taaaaaccca atccacatca aaaccccctc cccatgctta

caagcaagta cagcaatcaa ccctcaacta tcacacatca

actgcaactc caaagccacc cctcacccac taggatacc

Acaaacctac ccacccttaa cagtacatag Tacataaagc

catttaccgt acatagcaca ttacagtcaa atcccttctc

Gtccccatgg atgacccccc tcagataggg gtcccttgac

caccatcctc cgtga


The amplified segment1
The Amplified Segment Nucleus

5’ctttaactccaccattagcacccaaagctaag…

5’ttaactccaccattagca3’

3’…tcagataggggtcccttgaccaccatcctccgt

3’ggaactggtggtaggagg5’

Following are what I suspect the primers to be:

  • Right Primer 5’ggaggatggtggtcaagg3’ TM 58.80

  • Left Primer 5’ttaactccaccattagca3’ TM 49.71


The amplified segment2
The Amplified Segment Nucleus

5’ctttaactccaccattagcacccaaagctaag…

cc3’

GC clamp at 3’ end?

…tcagataggggtcccttgaccaccatcctccgt3’

This would up TM and stabilize 3’ end of the primer

Following are what I suspect the primers to be:

  • Right Primer 5’ggaggatggtggtcaagg3’ TM 58.80

  • Left Primer 5’ttaactccaccattagca3’ TM 49.71

5’ttaactccaccattagca3’

3’ggaactggtggtaggagg5’


Human mtdna genes
Human mtDNA Genes Nucleus

  • Genes in human (for which numbers are given) and other mammalian mitochondria can be divided into three groups:

  • tRNA genes - 22

  • rRNA genes - 2

  • Protein coding genes - 13

  • Total genes = 37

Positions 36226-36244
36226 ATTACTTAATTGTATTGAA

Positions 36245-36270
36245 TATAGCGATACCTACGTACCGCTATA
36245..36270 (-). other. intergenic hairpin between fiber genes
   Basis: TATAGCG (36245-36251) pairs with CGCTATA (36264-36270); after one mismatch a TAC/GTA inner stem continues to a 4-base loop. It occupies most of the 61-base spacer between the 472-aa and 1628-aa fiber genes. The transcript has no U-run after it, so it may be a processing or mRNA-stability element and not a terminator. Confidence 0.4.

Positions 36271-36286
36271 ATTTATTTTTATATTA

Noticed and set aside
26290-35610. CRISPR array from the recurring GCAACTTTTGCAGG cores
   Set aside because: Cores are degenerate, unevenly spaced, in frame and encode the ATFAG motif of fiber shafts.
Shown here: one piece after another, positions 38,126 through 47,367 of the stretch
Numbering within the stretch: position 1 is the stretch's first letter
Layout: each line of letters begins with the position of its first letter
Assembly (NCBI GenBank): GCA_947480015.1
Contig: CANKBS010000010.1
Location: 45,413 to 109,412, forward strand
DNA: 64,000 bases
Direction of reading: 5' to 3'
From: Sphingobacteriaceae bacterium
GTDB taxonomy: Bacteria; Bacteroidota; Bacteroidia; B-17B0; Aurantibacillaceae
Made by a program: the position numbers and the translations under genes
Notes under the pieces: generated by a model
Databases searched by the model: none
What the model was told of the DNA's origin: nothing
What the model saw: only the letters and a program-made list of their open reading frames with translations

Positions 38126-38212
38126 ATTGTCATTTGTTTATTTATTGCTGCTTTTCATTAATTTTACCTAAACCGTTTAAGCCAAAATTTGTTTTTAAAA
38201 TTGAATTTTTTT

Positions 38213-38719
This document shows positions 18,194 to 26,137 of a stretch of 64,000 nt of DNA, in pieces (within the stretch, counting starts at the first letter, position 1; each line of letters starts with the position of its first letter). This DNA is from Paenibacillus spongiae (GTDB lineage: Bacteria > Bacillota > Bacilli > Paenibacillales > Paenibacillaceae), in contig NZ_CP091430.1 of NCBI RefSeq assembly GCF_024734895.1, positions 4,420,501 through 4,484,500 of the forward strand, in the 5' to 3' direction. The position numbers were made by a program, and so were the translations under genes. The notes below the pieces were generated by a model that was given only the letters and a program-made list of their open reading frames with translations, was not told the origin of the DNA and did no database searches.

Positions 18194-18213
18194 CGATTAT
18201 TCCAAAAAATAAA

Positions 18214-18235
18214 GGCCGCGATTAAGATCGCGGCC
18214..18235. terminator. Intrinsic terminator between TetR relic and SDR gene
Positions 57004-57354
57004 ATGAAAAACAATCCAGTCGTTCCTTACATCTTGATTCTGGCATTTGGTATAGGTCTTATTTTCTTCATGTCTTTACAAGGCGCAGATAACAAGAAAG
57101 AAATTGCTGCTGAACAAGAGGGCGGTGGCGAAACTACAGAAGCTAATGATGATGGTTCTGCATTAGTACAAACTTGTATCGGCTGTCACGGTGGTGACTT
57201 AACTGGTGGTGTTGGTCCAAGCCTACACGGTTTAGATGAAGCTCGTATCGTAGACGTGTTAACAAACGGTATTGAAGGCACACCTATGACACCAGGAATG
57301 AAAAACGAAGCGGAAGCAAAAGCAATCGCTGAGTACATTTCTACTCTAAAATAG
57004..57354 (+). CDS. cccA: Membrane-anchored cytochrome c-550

• All protein coding genes are involved in respiration

  • Aside from the coding portion of genes there is very little additional DNA except in the approximately 1,200 bp control region


John 1 12

Location Strand Length Gene Product Nucleus

3307..4263 + 318 ND1 NADH dehydrogenase subunit 1

4470..5513 + 347 ND2 NADH dehydrogenase subunit 2

5904..7445 + 513 COX1 cytochrome c oxidase subunit I

7586..8269 + 227 COX2 cytochrome c oxidase subunit II

8366..8572 + 68 ATP8 ATP synthase F0 subunit 8

8527..9207 + 226 ATP6 ATP synthase F0 subunit 6

9207..9989 + 260 COX3 cytochrome c oxidase subunit III

10059..10406 + 115 ND3 NADH dehydrogenase subunit 3

10470..10766 + 98 ND4L NADH dehydrogenase subun 4L

10760..12139 + 459 ND4 NADH dehydrogenase subunit 4

12337..14148 + 603 ND5 NADH dehydrogenase subunit 5

14149..14673 - 174 ND6 NADH dehydrogenase subunit 6

14747..15883 + 378 CYTB cytochrome b


John 1 12

The Nucleus

End